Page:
Nobody has ever given David Eckstein a fair shot, but that doesn’t faze Eckstein. Coming out of high school, Eckstein was not offered scholarships from major Division I schools, despite his superb play at Seminole High School in Sanford, Fla. Eckstein, now the AAA Pawtucket Red Sox second baseman, was a walk-on player for the University of Florida’s baseball team in the fall of 1994. He was later awarded a scholarship, and for a good reason. Eckstein went on to become a two-time All SEC Team member (1995-96) and a three-time SEC Academic Honor Roll Selection (1995-97). In 1996, Eckstein led the Gators to the College World Series while becoming a first team All-American.
Yet, Eckstein struggled for respect from Major League clubs. The Red Sox finally selected the 5’8” 165 pound Eckstein in the 19th round of the 1997 draft.
Eckstein started his career with the Red Sox in 1997 with their Rookie League affiliate, the Lowell Spinners. His .971 fielding percentage led the league (nine errors in 314 chances), and he led the Spinners in at-bats, runs, hits, total bases, triples, RBI, walks and stolen bases. He also tied for the league lead with eight sacrifice hits. Eckstein’s nine-game hitting streak that year was only one of the notable numbers he put up. He hit .301, had a .407 on-base percentage, and stole 21 bases while only being caught five times – an 81% success rate.
The Red Sox liked what they saw from Eckstein and promoted him to Single-A Sarasota for the 1998 season. Eckstein continued his silent dominance there, hitting .306 and stealing a remarkable 45 bases. He was named Red Sox Minor League Player of the Month in May and the Sarasota Red Sox’ Player of the Year for 1998. Eckstein spanned 21 games from May 16 to June 6 without an error and hit 6 RBI in one game on May 8 vs. Vero Beach. His strikeout-to-walk ratio also increased, as he walked 87 times and struck out 51 times.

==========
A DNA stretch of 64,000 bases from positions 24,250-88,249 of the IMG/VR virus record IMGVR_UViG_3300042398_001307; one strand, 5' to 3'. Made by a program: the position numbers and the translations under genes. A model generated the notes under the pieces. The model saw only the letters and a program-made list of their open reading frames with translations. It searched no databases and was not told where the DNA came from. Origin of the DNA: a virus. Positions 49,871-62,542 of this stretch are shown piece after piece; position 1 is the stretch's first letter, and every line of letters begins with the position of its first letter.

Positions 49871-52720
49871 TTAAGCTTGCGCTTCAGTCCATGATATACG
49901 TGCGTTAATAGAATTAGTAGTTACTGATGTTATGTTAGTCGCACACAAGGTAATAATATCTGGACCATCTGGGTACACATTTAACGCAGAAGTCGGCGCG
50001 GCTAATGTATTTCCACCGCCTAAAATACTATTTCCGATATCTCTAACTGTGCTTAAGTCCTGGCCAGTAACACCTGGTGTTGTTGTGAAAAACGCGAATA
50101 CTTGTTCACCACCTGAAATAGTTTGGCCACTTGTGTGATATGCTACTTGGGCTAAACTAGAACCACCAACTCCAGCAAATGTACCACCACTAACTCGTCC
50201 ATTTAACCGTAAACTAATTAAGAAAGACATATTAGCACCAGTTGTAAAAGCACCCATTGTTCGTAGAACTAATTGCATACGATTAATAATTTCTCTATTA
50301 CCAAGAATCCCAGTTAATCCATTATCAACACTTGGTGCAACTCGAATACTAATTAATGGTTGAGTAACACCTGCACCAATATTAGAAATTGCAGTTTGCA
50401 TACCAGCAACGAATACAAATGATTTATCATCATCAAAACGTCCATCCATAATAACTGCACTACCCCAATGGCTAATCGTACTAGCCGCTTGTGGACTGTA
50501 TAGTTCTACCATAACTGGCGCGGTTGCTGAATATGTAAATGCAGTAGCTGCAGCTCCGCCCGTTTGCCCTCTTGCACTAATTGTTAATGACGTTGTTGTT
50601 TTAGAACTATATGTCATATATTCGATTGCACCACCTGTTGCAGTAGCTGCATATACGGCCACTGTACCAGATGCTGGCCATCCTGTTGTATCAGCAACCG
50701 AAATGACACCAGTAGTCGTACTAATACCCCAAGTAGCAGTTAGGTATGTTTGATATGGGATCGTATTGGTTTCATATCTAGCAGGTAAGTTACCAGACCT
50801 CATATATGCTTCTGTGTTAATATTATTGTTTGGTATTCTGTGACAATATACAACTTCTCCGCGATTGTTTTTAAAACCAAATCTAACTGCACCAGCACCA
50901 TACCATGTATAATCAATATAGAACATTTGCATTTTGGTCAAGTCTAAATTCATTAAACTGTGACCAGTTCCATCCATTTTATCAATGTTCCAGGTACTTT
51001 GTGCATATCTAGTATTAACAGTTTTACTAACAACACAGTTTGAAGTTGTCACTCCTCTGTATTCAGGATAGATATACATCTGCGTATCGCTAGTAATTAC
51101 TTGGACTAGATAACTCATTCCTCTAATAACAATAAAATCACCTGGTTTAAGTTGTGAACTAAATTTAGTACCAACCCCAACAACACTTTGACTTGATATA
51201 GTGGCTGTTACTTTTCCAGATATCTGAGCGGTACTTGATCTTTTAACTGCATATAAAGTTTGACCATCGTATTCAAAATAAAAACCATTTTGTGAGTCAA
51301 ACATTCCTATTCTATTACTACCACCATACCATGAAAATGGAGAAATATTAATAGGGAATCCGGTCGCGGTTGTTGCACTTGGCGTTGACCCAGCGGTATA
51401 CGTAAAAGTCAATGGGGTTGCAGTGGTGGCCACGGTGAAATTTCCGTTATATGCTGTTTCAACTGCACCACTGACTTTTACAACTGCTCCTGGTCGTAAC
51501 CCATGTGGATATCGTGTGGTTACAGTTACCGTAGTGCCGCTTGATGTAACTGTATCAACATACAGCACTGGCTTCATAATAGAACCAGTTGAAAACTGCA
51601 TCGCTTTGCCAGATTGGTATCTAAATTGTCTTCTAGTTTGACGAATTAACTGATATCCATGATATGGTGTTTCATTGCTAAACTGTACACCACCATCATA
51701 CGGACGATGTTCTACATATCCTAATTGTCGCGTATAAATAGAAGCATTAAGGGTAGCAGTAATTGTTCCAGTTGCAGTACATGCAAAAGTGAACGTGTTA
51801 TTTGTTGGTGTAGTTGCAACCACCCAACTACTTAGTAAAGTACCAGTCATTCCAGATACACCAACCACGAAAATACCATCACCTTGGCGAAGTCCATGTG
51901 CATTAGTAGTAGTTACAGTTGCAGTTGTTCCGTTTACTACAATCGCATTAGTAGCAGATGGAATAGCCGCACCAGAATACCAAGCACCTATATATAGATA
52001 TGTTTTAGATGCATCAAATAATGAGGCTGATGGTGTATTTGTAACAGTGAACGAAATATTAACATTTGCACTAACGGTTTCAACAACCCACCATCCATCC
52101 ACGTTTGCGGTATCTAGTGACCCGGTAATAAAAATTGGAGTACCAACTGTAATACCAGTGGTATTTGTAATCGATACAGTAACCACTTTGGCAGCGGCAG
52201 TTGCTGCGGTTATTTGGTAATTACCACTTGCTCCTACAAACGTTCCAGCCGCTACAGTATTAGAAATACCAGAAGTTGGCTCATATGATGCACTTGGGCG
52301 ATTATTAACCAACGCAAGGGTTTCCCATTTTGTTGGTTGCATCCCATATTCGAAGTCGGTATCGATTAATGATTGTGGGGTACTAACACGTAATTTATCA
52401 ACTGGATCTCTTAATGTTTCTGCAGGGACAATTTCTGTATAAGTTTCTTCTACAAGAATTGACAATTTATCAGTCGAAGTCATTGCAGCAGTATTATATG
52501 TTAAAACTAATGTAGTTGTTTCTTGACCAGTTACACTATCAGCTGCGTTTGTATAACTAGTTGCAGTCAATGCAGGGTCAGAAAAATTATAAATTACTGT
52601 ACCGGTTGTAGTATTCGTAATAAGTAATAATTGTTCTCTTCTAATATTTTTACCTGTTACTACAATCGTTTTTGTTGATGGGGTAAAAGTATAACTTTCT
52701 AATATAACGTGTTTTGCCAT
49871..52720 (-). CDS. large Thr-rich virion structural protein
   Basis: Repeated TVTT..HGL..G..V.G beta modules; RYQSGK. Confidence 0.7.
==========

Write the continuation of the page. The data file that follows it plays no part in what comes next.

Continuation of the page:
Red Sox scouts and personnel slowly began to realize what kind of a talent they had on their hands. Not only was he a talent, he was also a classy guy. Never in trouble with the law and always willing to sign an autograph, Eckstein has not let becoming a professional baseball player get to his head. The Red Sox moved Eckstein up to the AA Trenton Thunder in 1999, and Eckstein provided the Thunder with the best second baseman in the Eastern League. His .985 fielding percentage (nine errors in 600 chances) earned him the Eastern League Defensive Second Baseman of the Year title from ‘Baseball America.’ He was the starting second baseman for the Eastern League All-Star team. He hit .313, stole 32 bases, scored 109 runs, had 89 walks and a .440 OBP. In addition, Eckstein had a 10-game and a 20-game hitting streak. Yet with Wilton Veras, Steve Lomasney and Tomo Ohka catching all the glory in Trenton, Jose Offerman playing well at second base for Boston, and Donnie Sadler making Red Sox fans drool over his speed playing second base for Pawtucket and Boston, there wasn’t a lot attention heading Eckstein’s way.
Eckstein will join the Pawtucket Red Sox for the 2000 season, and is now one step away from playing in the Major Leagues. Not many people thought that the walk-on kid from Florida would ever make it as far as he has today. At 25 years-old, Eckstein is the prototypical leadoff hitter. His knowledge of the game and awareness on the field attribute for his base-stealing prowess and his sure-handed fielding. Most importantly, he gets on base. He has never hit below .300 in his professional career, nor has he ever had an OBP less than .400 (usually it’s around .425). He is a patient hitter who isn’t afraid to take one for the team; he was hit by a pitch 25 times, the fourth-highest total in Minor League Baseball last year. The Pawsox already moved last year’s second baseman, Jim Chamblee, to the outfield so that Eckstein could be their second baseman.
Eckstein has been impressive so far in his Pawsox career. In two games, he is three for four at the plate with five walks, three runs, one stolen base, one double and one hit-by-pitch. He has a 1.000 slugging percentage and a .900 on-base percentage. And of course, he hasn’t made an error yet. Naturally, these numbers will go down, but it’s just a sample of what Red Sox fans will see in Fenway Park by 2001.